- Although the odds of a downturn appear above average given where we are in the economic cycle, we believe a global recession is a relatively low risk in 2019.
- We believe markets will face disruption stemming from diverging monetary policies, technology amplifying valuation disparities, and geopolitical uncertainty.
- Correctly identifying the winners and losers in this era of significant change will be key to investment outperformance.
Disruption in its various forms—technological, political, economic, and monetary—is likely to determine the direction of global financial markets in the coming year, T. Rowe Price experts predict.
With the U.S. moving into the later stages of the business cycle, the U.S. Federal Reserve raising interest rates, and monetary and credit conditions diverging widely across the other major global economies, the potential for renewed volatility in both equity and fixed income markets remains high.
Political risks are adding to the uncertainty. These include the trade dispute between the U.S. and China, the possibility of a disorderly Brexit in March, and renewed fiscal conflict between Italy’s populist government and European Union (EU) officials.
These are among the key observations offered by three leading T. Rowe Price investment professionals—David Giroux, chief investment officer (CIO) for U.S. equity and multi‑asset and the firm’s head of investment strategy; Justin Thomson, CIO, equity; and Andy McCormick, head of U.S. taxable fixed income. McCormick takes over as head of fixed income effective January 1, 2019.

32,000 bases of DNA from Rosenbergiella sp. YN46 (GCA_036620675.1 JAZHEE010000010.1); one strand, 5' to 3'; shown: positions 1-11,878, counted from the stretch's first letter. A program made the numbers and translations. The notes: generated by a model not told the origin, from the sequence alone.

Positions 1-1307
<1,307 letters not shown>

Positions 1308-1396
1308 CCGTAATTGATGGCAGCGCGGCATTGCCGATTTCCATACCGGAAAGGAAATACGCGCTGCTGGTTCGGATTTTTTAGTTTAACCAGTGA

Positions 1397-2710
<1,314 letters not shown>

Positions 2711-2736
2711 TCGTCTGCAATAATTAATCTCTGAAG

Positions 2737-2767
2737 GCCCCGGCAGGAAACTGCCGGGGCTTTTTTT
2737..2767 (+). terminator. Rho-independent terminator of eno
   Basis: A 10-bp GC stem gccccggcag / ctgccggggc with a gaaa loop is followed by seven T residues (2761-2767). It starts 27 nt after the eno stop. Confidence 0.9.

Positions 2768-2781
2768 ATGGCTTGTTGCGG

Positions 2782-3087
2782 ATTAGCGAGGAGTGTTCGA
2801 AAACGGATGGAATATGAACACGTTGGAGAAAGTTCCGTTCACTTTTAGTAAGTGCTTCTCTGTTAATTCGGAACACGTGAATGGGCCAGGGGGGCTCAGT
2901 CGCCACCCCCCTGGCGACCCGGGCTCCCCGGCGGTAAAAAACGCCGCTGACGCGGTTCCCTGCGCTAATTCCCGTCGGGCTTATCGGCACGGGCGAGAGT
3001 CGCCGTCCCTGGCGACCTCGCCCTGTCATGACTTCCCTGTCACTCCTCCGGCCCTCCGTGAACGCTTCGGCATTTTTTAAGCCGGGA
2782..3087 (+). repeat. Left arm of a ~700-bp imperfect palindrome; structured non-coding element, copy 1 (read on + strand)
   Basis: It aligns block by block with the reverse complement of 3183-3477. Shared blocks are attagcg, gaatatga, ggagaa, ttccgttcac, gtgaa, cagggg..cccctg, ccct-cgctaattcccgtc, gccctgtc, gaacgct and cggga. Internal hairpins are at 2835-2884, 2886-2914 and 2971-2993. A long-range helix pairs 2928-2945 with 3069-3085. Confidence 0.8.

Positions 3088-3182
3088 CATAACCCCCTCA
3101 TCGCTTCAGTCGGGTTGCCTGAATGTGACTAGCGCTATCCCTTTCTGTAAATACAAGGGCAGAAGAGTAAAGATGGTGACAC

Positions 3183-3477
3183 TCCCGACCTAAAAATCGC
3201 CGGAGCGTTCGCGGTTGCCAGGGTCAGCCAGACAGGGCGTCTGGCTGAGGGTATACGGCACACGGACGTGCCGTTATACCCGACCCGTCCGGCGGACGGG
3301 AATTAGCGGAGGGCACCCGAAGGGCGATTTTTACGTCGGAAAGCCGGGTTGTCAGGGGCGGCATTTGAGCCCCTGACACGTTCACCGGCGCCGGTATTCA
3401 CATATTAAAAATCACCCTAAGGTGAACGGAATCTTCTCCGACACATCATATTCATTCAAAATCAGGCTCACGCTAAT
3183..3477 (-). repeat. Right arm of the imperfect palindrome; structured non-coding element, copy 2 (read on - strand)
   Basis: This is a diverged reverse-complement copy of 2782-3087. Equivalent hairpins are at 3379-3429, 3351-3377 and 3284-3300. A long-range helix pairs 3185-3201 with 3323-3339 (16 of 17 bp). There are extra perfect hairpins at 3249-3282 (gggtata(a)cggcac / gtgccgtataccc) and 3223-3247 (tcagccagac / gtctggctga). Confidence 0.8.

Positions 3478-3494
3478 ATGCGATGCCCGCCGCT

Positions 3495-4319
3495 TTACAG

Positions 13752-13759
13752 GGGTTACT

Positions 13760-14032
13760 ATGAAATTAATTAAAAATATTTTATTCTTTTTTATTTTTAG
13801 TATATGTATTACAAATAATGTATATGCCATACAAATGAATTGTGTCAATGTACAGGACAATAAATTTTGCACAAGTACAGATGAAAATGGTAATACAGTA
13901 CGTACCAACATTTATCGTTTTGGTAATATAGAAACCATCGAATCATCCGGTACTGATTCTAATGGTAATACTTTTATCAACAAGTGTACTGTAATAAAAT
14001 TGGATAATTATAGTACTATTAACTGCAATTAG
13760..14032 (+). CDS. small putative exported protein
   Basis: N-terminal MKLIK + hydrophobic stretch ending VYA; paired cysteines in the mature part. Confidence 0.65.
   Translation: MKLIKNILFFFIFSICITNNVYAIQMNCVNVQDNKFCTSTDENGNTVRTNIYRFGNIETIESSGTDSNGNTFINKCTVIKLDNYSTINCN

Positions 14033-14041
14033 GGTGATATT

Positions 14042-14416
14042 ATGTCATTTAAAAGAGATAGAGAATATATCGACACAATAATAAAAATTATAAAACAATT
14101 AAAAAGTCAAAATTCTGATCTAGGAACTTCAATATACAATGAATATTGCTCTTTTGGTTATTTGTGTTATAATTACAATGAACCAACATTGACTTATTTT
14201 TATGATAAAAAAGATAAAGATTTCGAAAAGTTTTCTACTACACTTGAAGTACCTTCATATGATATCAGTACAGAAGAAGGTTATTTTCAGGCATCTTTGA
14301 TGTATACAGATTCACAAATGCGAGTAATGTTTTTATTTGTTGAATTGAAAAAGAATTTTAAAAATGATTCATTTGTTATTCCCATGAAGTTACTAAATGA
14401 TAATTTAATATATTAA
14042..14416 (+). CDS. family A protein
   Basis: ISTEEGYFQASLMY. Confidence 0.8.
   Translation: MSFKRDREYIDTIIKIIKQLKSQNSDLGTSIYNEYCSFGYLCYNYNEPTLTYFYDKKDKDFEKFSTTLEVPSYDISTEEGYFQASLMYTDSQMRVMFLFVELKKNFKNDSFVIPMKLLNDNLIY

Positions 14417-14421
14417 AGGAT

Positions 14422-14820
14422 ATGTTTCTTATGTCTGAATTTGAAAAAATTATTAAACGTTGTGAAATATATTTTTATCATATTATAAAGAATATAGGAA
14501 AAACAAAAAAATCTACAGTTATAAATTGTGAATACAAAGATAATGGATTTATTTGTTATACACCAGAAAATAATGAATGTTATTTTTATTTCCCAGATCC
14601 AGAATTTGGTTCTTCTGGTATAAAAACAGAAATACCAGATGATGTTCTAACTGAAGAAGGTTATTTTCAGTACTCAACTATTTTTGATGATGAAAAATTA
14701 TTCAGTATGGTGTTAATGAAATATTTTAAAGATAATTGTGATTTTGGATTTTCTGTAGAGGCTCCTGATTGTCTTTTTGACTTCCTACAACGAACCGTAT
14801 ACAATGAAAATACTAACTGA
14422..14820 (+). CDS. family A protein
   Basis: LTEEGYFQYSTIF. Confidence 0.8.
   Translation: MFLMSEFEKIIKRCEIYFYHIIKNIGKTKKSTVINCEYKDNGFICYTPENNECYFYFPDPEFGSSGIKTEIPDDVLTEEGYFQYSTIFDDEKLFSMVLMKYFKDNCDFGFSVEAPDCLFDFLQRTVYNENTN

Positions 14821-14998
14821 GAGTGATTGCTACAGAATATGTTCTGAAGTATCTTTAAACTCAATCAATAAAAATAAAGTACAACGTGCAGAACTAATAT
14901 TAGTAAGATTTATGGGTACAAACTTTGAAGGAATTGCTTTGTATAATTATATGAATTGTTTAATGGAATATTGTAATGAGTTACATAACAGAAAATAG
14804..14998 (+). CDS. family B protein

Disruption Is Shaking Markets
The global corporate landscape continues to be transformed by a revolutionary combination of technological innovation and changing consumer preferences, which is upending established business models. Although disruption creates risk, it also can generate potential opportunities for investors with a disciplined strategic approach. Correctly identifying the winners and losers in this competitive struggle will remain the key to portfolio outperformance, Giroux contends.
“I’d argue that the disruptive environment we’re in is why active management will be well positioned over the next decade,” he says. “High‑quality active managers can benefit from having a longer‑term horizon, which allows them to make the kind of investments that potentially will add value in our clients’ portfolios over the next five to 10 years.”
Over the shorter term, however, global investors may need to buckle up, as political, monetary, and trade uncertainty could generate more of the sudden spikes in market volatility seen in 2018. In recent discussions, Giroux, Thomson, and McCormick have identified six key disruptive forces that they believe will play out in 2019 and beyond.
Estimated share of S&P 500 market capitalization that is challenged by disruption
IMF forecast of global real GDP growth in 2019
Global Growth Momentum Is Slowing
October 2018 forecasts by the International Monetary Fund (IMF) projected that growth will slow across the developed markets and in China in 2019.
While the U.S. is farthest along in the economic cycle, and the risks to growth are tilted to the downside, a healthy private sector, strong consumer demand, and the lingering effects of the 2017 tax cut stimulus should continue to sustain the expansion through the first half of 2019, T. Rowe Price economists say.
European economies are earlier in the cycle, but growth has been slowing since the fourth quarter of 2017, Thomson notes. The UK economy continues to suffer from Brexit uncertainties.
In the eurozone, the German labor market shows some signs of overheating, but unemployment is significantly higher in most other continental economies, curbing inflation pressures but also limiting income gains. Efforts by European households to rebuild savings could dampen eurozone growth in 2019.